citizen' IKEA turns its back on SMEs
Business Standard , July 22, 2012
Rijit Sen Gupta
The story about IKEA’s
discussions with the government for relaxing the “local sourcing”
clause for it to invest in India has come as a surprise to many of
us. IKEA, the Swedish home-furnishing multinational — the world’s
largest — wants to enter the Indian market with an investment
worth euro 1.5 billion (Rs 10,500 crore). At a time when the
government’s coffers are strained, it is quite likely that it will
give in to IKEA’s demand over reducing dependence on local small
and medium enterprises (SMEs) in the first 10 years of its
operation. India requires all single-brand retail firms to source
30 per cent of the merchandise they sell locally from small
vendors. IKEA has indicated that it will need the whole period of
10 years to meet this requirement, and hence requested the
government to relax this stipulation on a yearly basis.
The government till now has shown considerable resolve in dealing
with the matter. It’s not often easy balancing the interest of the
economy or industry with that of the people.
The degree of concern from this development has been greater among
those cognisant of the company’s commitment to sustainable
development and inclusive growth globally. (Even a casual visitor
to IKEA’s website could not miss this.) This commitment seems to
have been integrated in the way it does business.
For some, this concern has turned into awe, especially among those
who follow the work of Unicef and Save the Children in India, two
organisations committed to protecting the interests of people and
their communities across the country. Unicef India has been given
over $200 million by IKEA over the past 10 years to support their
developmental work in the country. Save the Children’s work on
disaster response (Bihar floods) has also been supported by IKEA.
Save the Children India is currently discussing bigger and
longer-term partnership programmes with the company.
On IKEA’s website you can navigate to a section (People and
Communities) that provides these and other details of their work
in addressing issues pertaining to sustainable development and
inclusive growth in India and elsewhere. In addition to Unicef and
Save the Children, IKEA has also supported the work of the World
Wildlife Fund in many countries. The headline on this page says:
“Putting people first”.
It is difficult to imagine that a company as big and
internationally renowned as IKEA would maintain such double
standards on sustainable development and inclusive growth. Indeed
Sweden — and Scandinavia, of which it is the heart — is where the
term sustainable development originated.
This is, however, not the only case of double standards in the
course of a Scandinavian company’s operations in India. Around the
year 2000, it was revealed that Electrolux (a Swedish refrigerator
manufacturer) did not want to use climate-friendlier hydrocarbon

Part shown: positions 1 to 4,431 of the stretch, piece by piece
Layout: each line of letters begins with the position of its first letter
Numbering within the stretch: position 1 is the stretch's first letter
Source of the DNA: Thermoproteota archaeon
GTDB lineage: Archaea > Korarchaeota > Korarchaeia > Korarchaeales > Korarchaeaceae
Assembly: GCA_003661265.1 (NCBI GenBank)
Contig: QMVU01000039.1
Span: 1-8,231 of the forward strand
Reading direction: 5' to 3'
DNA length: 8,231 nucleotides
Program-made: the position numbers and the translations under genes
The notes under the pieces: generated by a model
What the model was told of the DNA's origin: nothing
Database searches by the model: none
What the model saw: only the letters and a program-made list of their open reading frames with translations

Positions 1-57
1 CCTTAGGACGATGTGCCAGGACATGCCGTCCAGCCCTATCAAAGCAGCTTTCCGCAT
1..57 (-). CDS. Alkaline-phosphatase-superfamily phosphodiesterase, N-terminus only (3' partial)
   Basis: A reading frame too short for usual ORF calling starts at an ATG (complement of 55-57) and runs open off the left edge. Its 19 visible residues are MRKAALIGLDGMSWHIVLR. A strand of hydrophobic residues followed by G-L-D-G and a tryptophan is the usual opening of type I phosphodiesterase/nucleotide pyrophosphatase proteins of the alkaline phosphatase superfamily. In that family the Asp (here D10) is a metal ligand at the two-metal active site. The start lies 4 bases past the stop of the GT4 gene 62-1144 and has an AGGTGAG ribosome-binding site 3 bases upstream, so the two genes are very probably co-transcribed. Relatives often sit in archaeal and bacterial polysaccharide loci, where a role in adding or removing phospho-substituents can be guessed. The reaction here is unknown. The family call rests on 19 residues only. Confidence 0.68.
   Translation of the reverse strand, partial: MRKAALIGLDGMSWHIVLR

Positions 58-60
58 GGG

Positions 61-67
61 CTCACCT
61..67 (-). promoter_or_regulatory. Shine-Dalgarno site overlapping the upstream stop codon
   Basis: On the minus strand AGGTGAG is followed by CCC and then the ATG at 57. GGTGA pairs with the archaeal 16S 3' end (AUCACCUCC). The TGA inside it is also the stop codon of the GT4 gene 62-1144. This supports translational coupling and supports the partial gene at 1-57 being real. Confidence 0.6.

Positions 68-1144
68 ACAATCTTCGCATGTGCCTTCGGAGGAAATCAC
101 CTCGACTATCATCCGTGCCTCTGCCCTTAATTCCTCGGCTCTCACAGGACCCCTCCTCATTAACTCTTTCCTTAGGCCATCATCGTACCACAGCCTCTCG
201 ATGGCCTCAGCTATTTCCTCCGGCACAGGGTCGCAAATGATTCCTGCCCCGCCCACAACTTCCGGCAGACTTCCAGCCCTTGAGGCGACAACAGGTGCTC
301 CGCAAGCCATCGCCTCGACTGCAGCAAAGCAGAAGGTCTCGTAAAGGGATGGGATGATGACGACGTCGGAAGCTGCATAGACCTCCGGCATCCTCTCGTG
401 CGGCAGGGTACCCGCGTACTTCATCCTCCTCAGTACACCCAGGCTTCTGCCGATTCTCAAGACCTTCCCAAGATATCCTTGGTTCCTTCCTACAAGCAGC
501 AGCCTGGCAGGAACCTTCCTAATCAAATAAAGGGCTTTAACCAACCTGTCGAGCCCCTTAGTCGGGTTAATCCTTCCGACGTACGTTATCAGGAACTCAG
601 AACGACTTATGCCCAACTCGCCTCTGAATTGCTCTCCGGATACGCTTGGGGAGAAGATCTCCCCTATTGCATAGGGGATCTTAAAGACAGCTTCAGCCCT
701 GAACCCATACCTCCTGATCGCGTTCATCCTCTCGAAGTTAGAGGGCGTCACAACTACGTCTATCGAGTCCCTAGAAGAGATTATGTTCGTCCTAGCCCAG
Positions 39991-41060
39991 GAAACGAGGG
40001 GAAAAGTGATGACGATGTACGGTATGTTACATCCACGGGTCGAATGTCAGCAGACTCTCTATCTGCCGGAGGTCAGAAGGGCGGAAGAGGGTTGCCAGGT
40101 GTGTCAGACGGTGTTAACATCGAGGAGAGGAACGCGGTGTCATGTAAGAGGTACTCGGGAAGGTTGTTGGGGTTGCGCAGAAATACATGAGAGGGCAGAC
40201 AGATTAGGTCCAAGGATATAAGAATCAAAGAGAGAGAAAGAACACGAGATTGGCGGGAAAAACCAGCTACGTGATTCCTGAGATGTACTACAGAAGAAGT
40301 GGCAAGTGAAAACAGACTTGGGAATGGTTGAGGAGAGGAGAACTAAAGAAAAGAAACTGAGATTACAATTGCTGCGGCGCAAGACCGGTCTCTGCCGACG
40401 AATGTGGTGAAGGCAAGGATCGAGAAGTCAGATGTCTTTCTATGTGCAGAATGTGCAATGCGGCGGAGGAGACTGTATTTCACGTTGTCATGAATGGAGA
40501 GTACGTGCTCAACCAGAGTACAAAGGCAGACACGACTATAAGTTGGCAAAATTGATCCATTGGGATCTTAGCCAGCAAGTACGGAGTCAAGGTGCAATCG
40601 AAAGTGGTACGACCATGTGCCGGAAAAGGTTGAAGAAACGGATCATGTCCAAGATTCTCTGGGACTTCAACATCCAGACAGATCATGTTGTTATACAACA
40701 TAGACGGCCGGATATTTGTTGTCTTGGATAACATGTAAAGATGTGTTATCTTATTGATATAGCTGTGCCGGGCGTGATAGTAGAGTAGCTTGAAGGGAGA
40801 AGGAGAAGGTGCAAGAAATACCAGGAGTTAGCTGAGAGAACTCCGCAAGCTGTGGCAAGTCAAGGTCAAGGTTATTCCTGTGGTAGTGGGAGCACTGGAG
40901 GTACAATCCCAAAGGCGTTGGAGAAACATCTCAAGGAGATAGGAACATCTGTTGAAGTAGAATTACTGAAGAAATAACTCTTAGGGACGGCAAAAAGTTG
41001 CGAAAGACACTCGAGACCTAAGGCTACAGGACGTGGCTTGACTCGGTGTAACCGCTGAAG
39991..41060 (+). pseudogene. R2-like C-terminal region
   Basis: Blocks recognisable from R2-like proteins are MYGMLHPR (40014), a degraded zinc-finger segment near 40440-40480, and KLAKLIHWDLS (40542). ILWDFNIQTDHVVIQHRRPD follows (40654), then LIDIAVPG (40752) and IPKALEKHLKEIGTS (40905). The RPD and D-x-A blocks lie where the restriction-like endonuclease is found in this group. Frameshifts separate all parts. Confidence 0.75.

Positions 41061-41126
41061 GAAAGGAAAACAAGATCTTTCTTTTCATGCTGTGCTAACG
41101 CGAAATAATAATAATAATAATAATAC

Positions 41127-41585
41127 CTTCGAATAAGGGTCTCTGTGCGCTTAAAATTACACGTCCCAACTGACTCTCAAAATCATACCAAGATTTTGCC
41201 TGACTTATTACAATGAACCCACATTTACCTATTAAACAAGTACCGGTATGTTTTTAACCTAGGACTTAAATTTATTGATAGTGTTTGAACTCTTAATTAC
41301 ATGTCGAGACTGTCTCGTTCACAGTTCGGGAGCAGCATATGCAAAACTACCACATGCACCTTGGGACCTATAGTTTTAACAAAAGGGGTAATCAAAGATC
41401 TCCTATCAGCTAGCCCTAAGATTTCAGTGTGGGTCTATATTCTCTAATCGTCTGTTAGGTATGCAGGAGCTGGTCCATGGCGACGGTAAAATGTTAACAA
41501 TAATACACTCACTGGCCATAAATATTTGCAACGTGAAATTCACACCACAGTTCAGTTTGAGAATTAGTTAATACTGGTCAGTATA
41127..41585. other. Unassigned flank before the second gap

technology in India in its refrigerators, in spite of using this
technology for its refrigerators in Europe. In India, Electrolux
resorted to using the more polluting hydrofluorocarbon technology.
IKEA has supported development work for over 10 years now in this
country. One can assume that it has developed some understanding
about the needs of India’s local communities, and the fact that
the SME sector drives rural and semi-urban employment in India.
Their decision to not be compelled to buy from local vendors would
have negative implications for the families of these vendors and
IKEA has defended its position by saying that it would invest in
building restaurants, cafes, children's play corners, etc., in and
around its outlets, as a mark of upholding its commitment towards
society. It is disturbing to note that IKEA makes a commitment to
support the “haves” of society while ignoring the “have-nots” —
the opposite of what it has been doing through philanthropy in
India for over a decade now. This is somewhat like giving fish to
the poor and hungry, but not a fishing net to enable them to catch
fish and earn a living.
It is not unusual though, for firms to have distinctive standards
for their “for-profit” and “not-for-profit” operations. Social,
environmental and economic responsibilities often take a backseat
while corporations pursue their for-profit line(s) of business.
After having reaped enough profits like that, and ultimately being
driven by pressure from certain relatively stronger quarters (such
as consumers in their home countries), firms take out some funds
from their kitty to support community work for promoting their
image as a good corporate citizen.
This is an age-old model of Corporate Social Responsibility (CSR)
that is prevalent even today. We need to move away from demanding
and supporting such short-sighted and vacuous models of CSR, to
more comprehensive and holistic models that firms should follow
for meeting their societal expectations. Business responsibility
should be entrenched in the core-model of doing business in a
country like India, and not treated merely as a public relations
function by firms here.
We hope that voices emerge both within and outside IKEA leading
them to reconsider their stand, so local vendors can benefit from
their investments in India. If IKEA is able to get away on this
conditionality, then the government will hardly be in a position
to apply the same to other companies who are lining up to enter
India’s retail market.
The writer is director
of CUTS International, a consumer welfare NGO
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